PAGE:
Ms ARMITAGE (Launceston) - Mr President, today I speak on a topic that we have recently had the opportunity of being briefed about. I am talking about Kin Raising Kids, an organisation which encourages and supports kinship carers, including grandparents raising grandchildren who are the primary carers of diverse families and kin. I thank the Leader's office for arranging this briefing, which I found to be eye-opening indeed.
Kin Raising Kids offers peer support, advocacy, information and referral services too and aims to have every Tasmanian child living in safety within its biological family, and to have an equal opportunity to develop to the best of their ability.
They aspire to establish a kinship care network across Tasmania, represent the collective views of such carers, raise public awareness and develop partnerships with similar organisations and support services related to looking after and raising children.
Of course, we hear the term parent or guardian often, but do we consider what being a guardian means or entails? Until now, I have mostly thought of 'guardian' as meaning a temporary carer such as a close family member or perhaps a foster parent. In reality, often when kids are not in the state care system, their caring arrangement is usually informal with costly and time-consuming court-mandated care arrangements being a disincentive to make alternative care arrangements official.
According to Kin Raising Kids approximately 80 per cent of all kinship carers in Tasmania are informal carers. Moreover, carers tend to often be grandparents raising grandchildren in situations where a child's biological parent is unwilling or unable to look after and raise their child. With the alternative of having a child placed in the state system, of course grandparents are usually the ones who step up to take care of the child.
Often the focus is rightly on the rights and welfare of the child. However, I will take a moment to consider the impact this has on kin carers such as grandparents. Included in the briefing material from Kin Raising Kids was a story from an anonymous grandparent carer to which I would like to refer here. In their words -
Our plans for retirement changed immediately. The long-awaited 'grey nomad' leisurely tour of Australia and other plans were set aside while we struggled with formula, baby food, nappies, daily bathing, walks in the stroller, trips to the park, play dates and stimulating a lively eleven-month-old ... Entering our sixties, we were finding our days filled with activities for the child and either falling asleep in front of the TV or falling into bed exhausted.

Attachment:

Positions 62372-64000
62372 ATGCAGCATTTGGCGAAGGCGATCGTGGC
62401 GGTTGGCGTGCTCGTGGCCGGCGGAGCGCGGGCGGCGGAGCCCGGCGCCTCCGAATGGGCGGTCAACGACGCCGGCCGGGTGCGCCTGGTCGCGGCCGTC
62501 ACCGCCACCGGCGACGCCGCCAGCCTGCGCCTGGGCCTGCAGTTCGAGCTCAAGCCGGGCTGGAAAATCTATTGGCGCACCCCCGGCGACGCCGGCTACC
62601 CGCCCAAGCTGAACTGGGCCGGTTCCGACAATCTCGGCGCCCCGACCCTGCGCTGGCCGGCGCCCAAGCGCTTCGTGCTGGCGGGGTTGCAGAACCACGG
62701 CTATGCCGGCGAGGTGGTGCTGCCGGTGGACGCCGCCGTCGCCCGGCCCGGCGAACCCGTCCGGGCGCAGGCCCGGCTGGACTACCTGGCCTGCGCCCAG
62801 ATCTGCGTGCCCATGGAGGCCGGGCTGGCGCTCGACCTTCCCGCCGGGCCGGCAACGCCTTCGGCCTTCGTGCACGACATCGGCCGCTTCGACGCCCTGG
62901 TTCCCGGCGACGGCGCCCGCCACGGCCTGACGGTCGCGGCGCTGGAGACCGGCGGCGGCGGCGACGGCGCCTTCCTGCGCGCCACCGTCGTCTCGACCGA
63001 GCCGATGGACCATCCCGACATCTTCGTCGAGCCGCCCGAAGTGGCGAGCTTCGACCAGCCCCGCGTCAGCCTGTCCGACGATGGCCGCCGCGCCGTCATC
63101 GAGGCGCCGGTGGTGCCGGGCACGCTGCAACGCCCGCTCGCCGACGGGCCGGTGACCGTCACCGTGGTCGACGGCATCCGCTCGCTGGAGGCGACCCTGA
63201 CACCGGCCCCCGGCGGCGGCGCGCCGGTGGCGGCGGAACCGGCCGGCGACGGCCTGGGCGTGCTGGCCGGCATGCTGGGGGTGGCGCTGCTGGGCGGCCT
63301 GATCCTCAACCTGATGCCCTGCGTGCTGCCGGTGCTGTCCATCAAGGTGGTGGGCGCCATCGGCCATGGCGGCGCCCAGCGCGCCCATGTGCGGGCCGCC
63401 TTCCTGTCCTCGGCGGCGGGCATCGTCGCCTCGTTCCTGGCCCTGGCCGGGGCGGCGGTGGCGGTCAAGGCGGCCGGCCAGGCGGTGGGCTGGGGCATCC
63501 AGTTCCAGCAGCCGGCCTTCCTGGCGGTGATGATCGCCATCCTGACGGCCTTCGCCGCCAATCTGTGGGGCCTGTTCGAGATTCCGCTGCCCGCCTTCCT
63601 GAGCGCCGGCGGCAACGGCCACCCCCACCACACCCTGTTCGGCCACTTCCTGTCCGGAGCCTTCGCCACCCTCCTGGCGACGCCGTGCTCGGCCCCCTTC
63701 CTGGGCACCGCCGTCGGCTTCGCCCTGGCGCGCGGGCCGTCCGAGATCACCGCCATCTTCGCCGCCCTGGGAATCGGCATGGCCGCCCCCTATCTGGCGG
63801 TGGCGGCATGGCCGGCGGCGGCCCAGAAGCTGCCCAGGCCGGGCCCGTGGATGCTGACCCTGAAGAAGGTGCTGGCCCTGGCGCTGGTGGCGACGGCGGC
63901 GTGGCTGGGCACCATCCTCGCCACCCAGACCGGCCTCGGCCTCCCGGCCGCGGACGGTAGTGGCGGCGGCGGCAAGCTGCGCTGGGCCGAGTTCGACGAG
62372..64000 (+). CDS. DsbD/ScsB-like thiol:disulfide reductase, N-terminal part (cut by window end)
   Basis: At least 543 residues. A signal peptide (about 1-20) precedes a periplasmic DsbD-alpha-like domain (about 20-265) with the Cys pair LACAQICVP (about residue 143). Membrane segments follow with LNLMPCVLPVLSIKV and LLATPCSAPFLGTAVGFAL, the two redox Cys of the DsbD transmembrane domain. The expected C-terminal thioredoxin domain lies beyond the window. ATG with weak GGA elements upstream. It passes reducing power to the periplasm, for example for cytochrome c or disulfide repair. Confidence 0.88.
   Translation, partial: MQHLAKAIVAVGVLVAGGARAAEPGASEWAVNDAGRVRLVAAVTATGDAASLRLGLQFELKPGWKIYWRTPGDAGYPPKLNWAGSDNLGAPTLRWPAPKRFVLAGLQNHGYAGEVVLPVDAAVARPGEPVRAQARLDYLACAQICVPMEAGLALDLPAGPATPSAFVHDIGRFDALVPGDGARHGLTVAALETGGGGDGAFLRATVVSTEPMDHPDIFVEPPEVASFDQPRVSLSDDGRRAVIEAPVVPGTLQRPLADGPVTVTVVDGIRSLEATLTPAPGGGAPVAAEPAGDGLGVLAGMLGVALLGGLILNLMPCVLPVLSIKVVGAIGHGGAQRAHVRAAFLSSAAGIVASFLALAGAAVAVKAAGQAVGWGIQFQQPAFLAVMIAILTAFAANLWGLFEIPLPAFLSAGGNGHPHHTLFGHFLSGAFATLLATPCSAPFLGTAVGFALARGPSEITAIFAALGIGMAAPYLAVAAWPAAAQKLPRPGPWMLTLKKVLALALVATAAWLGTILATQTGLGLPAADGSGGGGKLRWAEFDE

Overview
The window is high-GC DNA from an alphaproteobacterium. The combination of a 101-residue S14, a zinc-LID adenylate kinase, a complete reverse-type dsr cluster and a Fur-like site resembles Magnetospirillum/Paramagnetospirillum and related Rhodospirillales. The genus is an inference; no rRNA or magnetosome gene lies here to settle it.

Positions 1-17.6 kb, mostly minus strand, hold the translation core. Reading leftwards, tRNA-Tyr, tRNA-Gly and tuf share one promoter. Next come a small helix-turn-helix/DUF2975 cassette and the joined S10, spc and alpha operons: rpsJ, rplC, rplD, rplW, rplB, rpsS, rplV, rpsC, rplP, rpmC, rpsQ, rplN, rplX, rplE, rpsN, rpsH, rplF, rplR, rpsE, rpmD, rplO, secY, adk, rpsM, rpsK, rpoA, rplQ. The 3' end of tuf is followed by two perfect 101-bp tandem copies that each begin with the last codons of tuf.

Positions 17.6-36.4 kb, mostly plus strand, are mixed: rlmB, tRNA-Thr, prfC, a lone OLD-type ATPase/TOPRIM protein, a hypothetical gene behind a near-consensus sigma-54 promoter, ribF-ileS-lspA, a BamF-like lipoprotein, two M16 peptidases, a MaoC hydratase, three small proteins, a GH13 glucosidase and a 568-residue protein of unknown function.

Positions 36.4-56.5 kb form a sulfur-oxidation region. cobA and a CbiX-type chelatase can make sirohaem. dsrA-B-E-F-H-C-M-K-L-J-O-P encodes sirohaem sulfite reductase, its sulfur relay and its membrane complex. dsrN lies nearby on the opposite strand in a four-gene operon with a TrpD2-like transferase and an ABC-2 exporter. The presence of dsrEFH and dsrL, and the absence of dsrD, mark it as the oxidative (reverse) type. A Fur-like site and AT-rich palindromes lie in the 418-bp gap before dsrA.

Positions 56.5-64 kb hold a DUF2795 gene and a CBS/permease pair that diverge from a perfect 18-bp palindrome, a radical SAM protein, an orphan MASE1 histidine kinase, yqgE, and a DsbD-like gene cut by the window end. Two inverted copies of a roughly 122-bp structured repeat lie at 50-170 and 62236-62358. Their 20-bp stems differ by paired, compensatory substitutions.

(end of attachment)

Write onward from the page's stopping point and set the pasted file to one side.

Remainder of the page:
The life we had known changed dramatically. Too old to form firm friendships with the parents of other toddlers and finding our social lives very restricted, over the years we sadly watched most of our friendships fade away along with the activities we used to enjoy in their company.
This grandparent couple raising a baby to a teenager tell us they have spent the entirety of their married life, 32 years, raising two children who would otherwise have been in state care and during that time receive no recognition or assistance. Despite this, they also tell us that if they had to do it all again, they absolutely would and that it could never have been any other way.
What this should tell us, however, is the better we take care of and support kinship carers, the better the ultimate outcomes will be for those for whom they care. It is never a happy, feel-good story when a child has to be taken care of by someone other than their biological parents. This is usually something that has resulted from tragedy, with addiction, violence or abuse being additional factors. This makes the job of kinship carers all the more difficult and intimidating whether they be grandparents, siblings, close or distant relatives.
This makes the work of Kin Raising Kids all the more important because they are filling a gap that has so unfairly developed for carers in informal care situations who receive little to no recognition or support whether that be financial, mental or emotional. I again thank the Leader's office for arranging this briefing and also those from Kin Raising Kids who brought to our attention the significant issues at hand and how they are working to create a better system for kinship carers. Kin Raising Kids Tasmania and their affiliate and partner organisations deserve the support and recognition.
I commend the extraordinary work they do.